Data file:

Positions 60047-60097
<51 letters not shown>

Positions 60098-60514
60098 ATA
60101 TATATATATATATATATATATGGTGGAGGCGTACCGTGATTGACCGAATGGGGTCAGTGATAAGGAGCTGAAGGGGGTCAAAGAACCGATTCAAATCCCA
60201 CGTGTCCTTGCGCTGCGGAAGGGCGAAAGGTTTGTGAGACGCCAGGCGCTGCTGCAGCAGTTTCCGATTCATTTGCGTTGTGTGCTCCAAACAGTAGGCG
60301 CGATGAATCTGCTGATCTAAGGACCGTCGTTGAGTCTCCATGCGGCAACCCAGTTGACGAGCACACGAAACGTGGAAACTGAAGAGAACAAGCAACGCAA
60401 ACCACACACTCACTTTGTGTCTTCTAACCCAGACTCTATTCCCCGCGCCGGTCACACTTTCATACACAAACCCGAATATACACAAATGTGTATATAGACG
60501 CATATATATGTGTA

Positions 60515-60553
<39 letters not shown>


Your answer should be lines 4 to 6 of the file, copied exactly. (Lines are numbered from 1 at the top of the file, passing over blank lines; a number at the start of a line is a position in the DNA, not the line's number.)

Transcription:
60098 ATA
60101 TATATATATATATATATATATGGTGGAGGCGTACCGTGATTGACCGAATGGGGTCAGTGATAAGGAGCTGAAGGGGGTCAAAGAACCGATTCAAATCCCA
60201 CGTGTCCTTGCGCTGCGGAAGGGCGAAAGGTTTGTGAGACGCCAGGCGCTGCTGCAGCAGTTTCCGATTCATTTGCGTTGTGTGCTCCAAACAGTAGGCG